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Snorting Cacao

I thought you might be interested in reading this article on snorting cacao:

Let me be perfectly clear: I AM NOT RECOMMENDING IT!

You can get a plethora of psychoactive benefits from eating dark chocolate in the 70-100% range. You can also use raw cacao in your smoothies, add it to coffee, make hot chocolate, bake with 100% cocoa, or creatively throw it in anything else that gets it in your system without compromising your heath.


Beans needed for chocolate research

Dr Xiaonan Lu has been chosen by IUFoST for the “Young Scientist Award 2016”

The University of British Columbia needs 50 beans from as many origins as possible. Please send some.

Dr Lu, University of British Columbia, is conducting a study about the cacao beans profile to see if he can correlate their origin to one or several of the parameters he is measuring and maybe develop an automatic recognition of the origin of any bean or other automatic recognition he would find.

He would like to get as many origins as possible. Can you send him some of your beans and ask your friends / suppliers / contacts to do so?
He needs 50-100 beans of each type to conduct the experiments. The more types (and locations), the better. He will be happy to share the results with you after.

Please email us to let us know what you can do and send the beans to “Pierre Gruget, 5971 Marine Drive, West Vancouver, BC, V7W2S1, CANADA”

And please give all the information you have on the beans (country, province / state / town, village, farm, elevation, and whenever you know: age of the tree, when it was picked from the tree, any comment on the growing condition (use that pesticide 3 years ago…surrounding (vegetation such as coffee trees, or any significant activity (wood oven at 20m, lake… at 50m, sulfuric acid emitted 5 km away …), variety if you know it, orientation (NW or SW) of the hill if any, soil if you know it, any analysis you may have, even old…
Only the country is mandatory today but more information would be great. If providing several samples don’t forget to identify them Lot 1 Lot 2…

All information will be kept anonymous.
If needed, we will be happy to reimburse you the costs.
Enjoying that research, sincerely yours.

Pierre Gruget

UBC Chocolate (Non Profit Group supporting Research on Chocolate at University of BC)

Research conducted by Dr. Xiaonan LU, Ph.D.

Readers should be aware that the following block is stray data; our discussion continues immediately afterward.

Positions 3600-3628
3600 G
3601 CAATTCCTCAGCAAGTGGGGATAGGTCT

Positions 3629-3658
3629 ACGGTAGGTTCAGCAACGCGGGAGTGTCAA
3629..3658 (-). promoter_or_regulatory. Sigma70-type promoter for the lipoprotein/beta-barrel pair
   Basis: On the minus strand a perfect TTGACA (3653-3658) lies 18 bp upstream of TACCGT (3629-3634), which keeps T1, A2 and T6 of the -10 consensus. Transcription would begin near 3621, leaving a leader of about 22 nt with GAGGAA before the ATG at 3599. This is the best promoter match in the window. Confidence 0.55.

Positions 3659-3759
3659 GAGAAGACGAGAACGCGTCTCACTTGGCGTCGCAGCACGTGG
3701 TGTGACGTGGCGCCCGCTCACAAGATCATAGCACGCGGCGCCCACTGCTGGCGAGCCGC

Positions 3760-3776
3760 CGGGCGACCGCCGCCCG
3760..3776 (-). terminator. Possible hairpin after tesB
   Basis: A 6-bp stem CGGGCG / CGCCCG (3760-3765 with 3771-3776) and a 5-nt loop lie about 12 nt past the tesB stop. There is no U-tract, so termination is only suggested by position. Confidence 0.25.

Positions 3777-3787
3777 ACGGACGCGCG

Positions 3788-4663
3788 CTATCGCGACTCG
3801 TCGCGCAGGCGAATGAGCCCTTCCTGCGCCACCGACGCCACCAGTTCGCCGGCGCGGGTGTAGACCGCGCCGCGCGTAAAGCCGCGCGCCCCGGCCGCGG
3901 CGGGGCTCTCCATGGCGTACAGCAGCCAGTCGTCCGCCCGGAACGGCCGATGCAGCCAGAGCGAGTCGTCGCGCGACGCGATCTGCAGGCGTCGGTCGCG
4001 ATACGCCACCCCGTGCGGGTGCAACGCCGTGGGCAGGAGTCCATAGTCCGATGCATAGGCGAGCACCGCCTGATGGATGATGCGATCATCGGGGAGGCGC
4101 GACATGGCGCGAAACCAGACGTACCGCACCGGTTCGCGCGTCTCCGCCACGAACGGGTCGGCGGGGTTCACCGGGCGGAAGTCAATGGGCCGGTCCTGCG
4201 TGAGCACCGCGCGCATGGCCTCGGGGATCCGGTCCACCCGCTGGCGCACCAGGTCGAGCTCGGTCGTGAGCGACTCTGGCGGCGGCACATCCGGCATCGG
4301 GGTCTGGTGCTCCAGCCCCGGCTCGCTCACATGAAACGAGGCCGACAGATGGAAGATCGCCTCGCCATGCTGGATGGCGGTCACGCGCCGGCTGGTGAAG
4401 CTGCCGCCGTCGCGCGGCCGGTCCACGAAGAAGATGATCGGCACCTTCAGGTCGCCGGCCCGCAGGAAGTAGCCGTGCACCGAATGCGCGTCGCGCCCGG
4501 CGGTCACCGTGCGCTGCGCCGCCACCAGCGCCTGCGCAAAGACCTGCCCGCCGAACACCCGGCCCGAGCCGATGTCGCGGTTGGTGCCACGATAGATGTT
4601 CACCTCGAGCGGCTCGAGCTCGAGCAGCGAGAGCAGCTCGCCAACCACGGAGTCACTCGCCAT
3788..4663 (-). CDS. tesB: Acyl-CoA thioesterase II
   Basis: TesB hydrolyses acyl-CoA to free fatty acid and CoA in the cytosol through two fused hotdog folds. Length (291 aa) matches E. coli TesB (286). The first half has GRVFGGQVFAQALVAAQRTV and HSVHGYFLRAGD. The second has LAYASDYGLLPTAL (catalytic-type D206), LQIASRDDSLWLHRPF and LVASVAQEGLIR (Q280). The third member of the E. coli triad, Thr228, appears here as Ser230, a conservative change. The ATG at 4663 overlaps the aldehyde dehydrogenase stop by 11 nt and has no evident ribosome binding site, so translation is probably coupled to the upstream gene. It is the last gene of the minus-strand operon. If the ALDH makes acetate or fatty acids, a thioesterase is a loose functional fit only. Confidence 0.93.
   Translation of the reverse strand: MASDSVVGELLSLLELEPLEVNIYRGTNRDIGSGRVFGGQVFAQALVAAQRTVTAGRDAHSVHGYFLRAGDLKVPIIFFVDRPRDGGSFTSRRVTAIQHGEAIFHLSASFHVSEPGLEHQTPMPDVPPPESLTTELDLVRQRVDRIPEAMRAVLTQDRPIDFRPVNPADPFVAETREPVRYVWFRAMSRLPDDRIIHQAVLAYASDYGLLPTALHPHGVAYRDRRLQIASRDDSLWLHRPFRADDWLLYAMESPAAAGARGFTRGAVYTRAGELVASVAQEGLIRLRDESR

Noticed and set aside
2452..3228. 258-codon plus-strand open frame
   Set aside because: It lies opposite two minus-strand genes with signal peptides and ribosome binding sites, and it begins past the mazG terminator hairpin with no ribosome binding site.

Assistant Professor of Food Safety Engineering | Food Nutrition and Health Program
The University of British Columbia
Office 604 822 2551 | Fax 604 822 5143
Publication in Food and Chemistry journal
Volume 202, 1 July 2016, Pages 254–261

Just for fun: Two short videos on World Chocolate Master Vincent Vallée

You have to click on the link above the video to see the second one.ée_Harrods_EN_02_02_2016&utm_medium=email&utm_term=0_266741bbe7-6c47765a5b-76718801

Excellent article on dwindling chocolate supply from Bloomberg News

I thought all you chocophiles might find this article interesting:

Chocolate Naive’s Dark Chocolate Coated Blueberries, Strawberries, and Caramelized Hazelnuts

Chocolate Naive’s new trio of freeze dried blueberries, strawberries, and caramelized hazelnuts in chocolate is a unique addition to the plethora of products vying for your chocolate fund.

Eating even one of the tiny blueberries is like being transported into a fairy tale. Each mini orb an amazing combination of ethereally crunchy, freeze dried blueberries. The texture somehow melts on the tongue, along with 41% Madagascan chocolate, while a little dusting of cocoa provides the perfect hint of intensity. Out of curiosity, I bit into one to discover a shocking burst of magenta, which just added a visual thrill to the whole experience.

The strawberries are Brobdingnagian in comparison to their Lilliputian brethren. With a thicker shell of dark chocolate and a huge berry inside, these confections offer up the essence of strawberry with a super rich dark chocolate. (Can this really be 41% cacao?) These are as different from a fresh strawberry dipped in chocolate as chalk and cheese. I am not a fan of the fresh ones, as they always seem like a mess: fruit juice mingling with broken pieces of chocolate and none of it cohering. Here, you have a seamless marriage of textures, flavors, and the gustatory excitement of something new.

Their chocolate covered caramelized hazelnuts are just divine. Unlike the couverture on the fruits, which tastes like dark chocolate to me, this is a dark milk finished with confectioner’s sugar. The nuts are perfectly roasted and lightly caramelized. Crunchy, creamy textures along with a just sweet enough chocolate shell deliver a supremely satisfying, decadent treat.

One thing that takes all three of these up a notch is the addition of sea salt. It’s the tiniest bit, but it catalyzes the fruit, nuts, chocolate, and sugar into something really remarkable.

David Bacco Chocolatier

Le mieux est l’ennemi du bien.

As Voltaire said, “The best is the enemy of the good.” I usually agree; however, there are times when perfection alights. As fleeting as they are, their blissfulness reminds us of what it is to be human. The perfect kiss, most beautiful sunset, or heartfelt smile take us into realms of joy and awe that raise the quotidian to the extraordinary. Like many of you, I find chocolate a fairly reliable catalyst for gustatory nirvana. My latest fix is David Bacco’s Noisette Madagascar. It is a truly perfect 64% Trinitario/Criollo dark chocolate with roasted hazelnuts. The temper is incredible, the shine like a mirror, and the juxtaposition of insanely crunchy nuts against a backdrop of fruity chocolate, with mesmerizing tones of fig and wild berries, is not to be missed. In addition, the bar’s construction: a three ounce square divided into a mosaic of trapezoidal shapes of varying sizes, makes it visually interesting and wonderful for those times when you want a smaller or larger piece. In this case, god is in the details.